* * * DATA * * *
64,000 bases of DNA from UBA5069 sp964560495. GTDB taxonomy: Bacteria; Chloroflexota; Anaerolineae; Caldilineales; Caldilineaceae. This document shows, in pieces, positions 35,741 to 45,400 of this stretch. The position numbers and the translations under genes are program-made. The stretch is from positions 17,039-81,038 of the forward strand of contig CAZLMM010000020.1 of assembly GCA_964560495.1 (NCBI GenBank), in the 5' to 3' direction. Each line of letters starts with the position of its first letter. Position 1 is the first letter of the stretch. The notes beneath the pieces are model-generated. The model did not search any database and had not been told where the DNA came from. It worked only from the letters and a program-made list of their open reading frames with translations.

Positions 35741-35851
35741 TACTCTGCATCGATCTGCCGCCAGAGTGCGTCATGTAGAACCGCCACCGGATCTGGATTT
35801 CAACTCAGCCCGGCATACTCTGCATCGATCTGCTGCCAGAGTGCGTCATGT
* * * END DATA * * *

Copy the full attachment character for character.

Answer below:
64,000 bases of DNA from UBA5069 sp964560495. GTDB taxonomy: Bacteria; Chloroflexota; Anaerolineae; Caldilineales; Caldilineaceae. This document shows, in pieces, positions 35,741 to 45,400 of this stretch. The position numbers and the translations under genes are program-made. The stretch is from positions 17,039-81,038 of the forward strand of contig CAZLMM010000020.1 of assembly GCA_964560495.1 (NCBI GenBank), in the 5' to 3' direction. Each line of letters starts with the position of its first letter. Position 1 is the first letter of the stretch. The notes beneath the pieces are model-generated. The model did not search any database and had not been told where the DNA came from. It worked only from the letters and a program-made list of their open reading frames with translations.

Positions 35741-35851
35741 TACTCTGCATCGATCTGCCGCCAGAGTGCGTCATGTAGAACCGCCACCGGATCTGGATTT
35801 CAACTCAGCCCGGCATACTCTGCATCGATCTGCTGCCAGAGTGCGTCATGT